3. Results

3.1. Literature Search and Screening Results

A total of 166 publications were retrieved from seven electronic databases. Nine publications were retrieved for full-text evaluation after the duplicates removal and title/abstract screening. One paper [17] was excluded because it didn’t focus on RCTs, and the remaining 8 SRs/MAs [1825] were included in this overview. The flowchart of the screening process is shown in Figure 1. The exclusion list for the literature is in Table 2.

3.2. Inclusion of Characteristics of SRs/MAs

The characteristics of the 8 SRs/MAs included in our final evaluation were summarized, as shown in Table 3. These SRs/MAs were published between 2014 and 2021, with 6 [1823] published after 2017. Three of the SRs/MAs [1820] were in English, and the remaining five [2125] were in Chinese. The number of RCTs included in the SRs/MAs ranged from 9 to 15, and the total number of subjects included in each SR/MA ranged from 579 to 1,577. The interventions for the control group were CM, SA, RT, and placebo, and the treatments for the intervention group were electroacupuncture (EA) and manual acupuncture (MA) or EA or MA in combination with the treatments received by the control group. In terms of the quality assessment for inclusion in RCTs, the Cochrane criteria was used for four SRs/MAs [1820, 23] and the Jadad scale was used for four SRs/MAs [21, 22, 24, 25].

3.3. Results on SRs/MAs Quality Assessment
3.3.1. Results of the Methodological Quality

Regarding the methodological quality of the included SRs/MAs, all were considered to be of very low quality because more than one key item was missing from the SRs/MAs included in the quality assessment. Methodological quality limitations come from the following items: Items 2 (Only 2 SRs/MAs [19, 20] registered the research protocol), Item 4 (None of the SR/MA performed a comprehensive literature search), Item 7 (None of the SR/MA provided studies excluded from the list), and Item 10 (None of the SR/MA reported the funding of RCTs included in SRs/MAs). The evaluation details of the included SRs/MAs on the AMSTAR-2 are shown in Table 4.

3.3.2. Results of the Risk of Bias Assessment

Regarding the results of the ROBIS assessment, Phase 1 assessed the relevance of the study topic and Domain 1, with all SRs/MAs rated as low risk of bias in both items. Domain 2 assessed the identification and selection of studies, and none of the SR/MAs had a low risk of bias. In Domain 3, 6 SRs/MAs [1822, 25] were rated as low risk of bias. Domain 4 assessed the synthesis and findings, and only 2 SRs/MAs [19, 23] were rated as low risk of bias. Phase 3 considered the overall risk of bias in the reviews, and none of the SR/MA had a low risk of bias. The evaluation details of the included SRs/MAs on the ROBIS scale are shown in Table 5.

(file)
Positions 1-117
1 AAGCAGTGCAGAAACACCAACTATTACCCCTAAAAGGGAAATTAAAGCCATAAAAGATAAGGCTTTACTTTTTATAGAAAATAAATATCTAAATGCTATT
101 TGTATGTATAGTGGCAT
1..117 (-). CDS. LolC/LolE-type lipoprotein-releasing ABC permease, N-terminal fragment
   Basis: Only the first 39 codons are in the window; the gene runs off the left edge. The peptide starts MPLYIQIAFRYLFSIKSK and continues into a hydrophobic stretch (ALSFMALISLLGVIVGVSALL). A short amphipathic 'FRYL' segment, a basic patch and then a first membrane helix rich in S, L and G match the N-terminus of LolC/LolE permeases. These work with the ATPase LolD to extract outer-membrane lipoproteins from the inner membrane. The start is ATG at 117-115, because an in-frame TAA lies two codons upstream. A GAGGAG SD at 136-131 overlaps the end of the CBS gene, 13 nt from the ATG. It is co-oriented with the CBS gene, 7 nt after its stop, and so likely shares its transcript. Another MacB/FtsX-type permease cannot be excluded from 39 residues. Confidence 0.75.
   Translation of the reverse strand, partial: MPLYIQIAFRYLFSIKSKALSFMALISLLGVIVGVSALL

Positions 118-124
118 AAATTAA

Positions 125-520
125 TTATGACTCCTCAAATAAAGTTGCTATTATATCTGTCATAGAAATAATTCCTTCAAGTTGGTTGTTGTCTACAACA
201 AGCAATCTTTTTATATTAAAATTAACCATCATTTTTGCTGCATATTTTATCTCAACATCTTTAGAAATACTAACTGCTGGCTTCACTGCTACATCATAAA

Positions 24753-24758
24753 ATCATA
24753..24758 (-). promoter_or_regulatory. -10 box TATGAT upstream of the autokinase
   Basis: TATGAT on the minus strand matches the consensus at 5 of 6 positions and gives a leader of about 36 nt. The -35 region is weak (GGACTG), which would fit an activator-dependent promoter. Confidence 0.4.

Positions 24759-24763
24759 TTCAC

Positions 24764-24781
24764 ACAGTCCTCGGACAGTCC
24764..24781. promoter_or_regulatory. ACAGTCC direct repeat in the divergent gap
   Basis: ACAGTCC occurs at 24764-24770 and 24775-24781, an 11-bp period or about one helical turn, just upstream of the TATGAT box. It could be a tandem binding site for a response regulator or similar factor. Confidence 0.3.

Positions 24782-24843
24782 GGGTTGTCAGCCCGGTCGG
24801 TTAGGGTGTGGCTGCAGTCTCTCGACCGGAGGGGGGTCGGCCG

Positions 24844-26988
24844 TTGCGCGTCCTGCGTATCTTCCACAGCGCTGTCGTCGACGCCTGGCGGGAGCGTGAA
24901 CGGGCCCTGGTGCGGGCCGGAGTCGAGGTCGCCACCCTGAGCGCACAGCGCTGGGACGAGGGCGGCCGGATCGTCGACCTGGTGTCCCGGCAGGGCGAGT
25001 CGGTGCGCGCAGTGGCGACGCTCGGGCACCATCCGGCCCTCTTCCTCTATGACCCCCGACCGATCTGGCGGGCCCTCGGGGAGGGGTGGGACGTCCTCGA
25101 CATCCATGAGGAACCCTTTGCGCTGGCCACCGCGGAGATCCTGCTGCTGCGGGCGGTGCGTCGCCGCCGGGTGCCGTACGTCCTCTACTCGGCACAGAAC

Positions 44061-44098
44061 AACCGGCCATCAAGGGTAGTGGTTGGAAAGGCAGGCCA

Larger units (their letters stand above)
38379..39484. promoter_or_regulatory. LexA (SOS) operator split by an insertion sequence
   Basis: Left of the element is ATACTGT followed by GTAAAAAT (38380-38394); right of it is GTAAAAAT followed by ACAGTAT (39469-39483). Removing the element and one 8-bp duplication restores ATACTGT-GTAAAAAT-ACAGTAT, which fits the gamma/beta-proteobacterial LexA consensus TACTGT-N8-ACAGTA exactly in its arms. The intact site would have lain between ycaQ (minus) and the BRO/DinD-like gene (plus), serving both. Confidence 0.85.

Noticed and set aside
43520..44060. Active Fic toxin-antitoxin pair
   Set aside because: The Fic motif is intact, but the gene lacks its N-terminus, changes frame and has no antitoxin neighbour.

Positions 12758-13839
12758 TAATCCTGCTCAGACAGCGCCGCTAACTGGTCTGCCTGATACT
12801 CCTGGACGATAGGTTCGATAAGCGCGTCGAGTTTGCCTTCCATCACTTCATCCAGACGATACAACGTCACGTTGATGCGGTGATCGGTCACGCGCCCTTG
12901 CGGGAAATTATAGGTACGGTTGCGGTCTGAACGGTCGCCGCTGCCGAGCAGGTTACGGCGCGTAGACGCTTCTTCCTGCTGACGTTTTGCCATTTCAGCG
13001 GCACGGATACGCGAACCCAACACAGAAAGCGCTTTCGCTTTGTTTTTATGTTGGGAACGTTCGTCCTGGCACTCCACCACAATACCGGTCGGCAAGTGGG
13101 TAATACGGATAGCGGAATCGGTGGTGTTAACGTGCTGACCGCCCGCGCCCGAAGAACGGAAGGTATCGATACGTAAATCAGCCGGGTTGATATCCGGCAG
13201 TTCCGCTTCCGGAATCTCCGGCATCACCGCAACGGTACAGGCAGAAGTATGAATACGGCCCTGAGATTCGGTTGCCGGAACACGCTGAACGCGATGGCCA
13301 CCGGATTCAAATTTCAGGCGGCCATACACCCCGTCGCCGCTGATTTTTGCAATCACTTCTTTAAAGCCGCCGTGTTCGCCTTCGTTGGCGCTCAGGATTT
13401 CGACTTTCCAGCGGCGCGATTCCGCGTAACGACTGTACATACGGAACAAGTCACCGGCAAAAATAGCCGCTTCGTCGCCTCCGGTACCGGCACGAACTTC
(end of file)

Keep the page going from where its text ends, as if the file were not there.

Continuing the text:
3.3.3. Report Quality of the Included SRs/MAs

The results of the PRISMA inventory evaluation were shown in Table 6. 22 out of 27 items have a “yes OR partially yes” response rate of more than 60%, and this shows that the report is relatively complete. However, there are some reporting deficiencies in other items. The reports of Items 7 (search strategy), Item 15 (certainty assessment), Item 22 (competing interests), Item 23 (certainty of evidence), and Item 24 (registration and protocol) are incomplete (the “yes OR partially yes” response rate is less than 50%).

3.3.4. Results of the Certainty of Quality

The 8 SRs/MAs included 27 outcomes related to the effectiveness of acupuncture for SUI. For all the outcome indicators, 1 was rated as high quality, 10 moderate, 6 low and 10 very low by means of the GRADE evaluation. Publication bias (n = 24) was the most common downgrading factor, followed by risk of bias (n = 13), inconsistency (n = 13), imprecision (n = 9), and indirectness (n = 0). GRADE specific assessment details are shown in Table 7.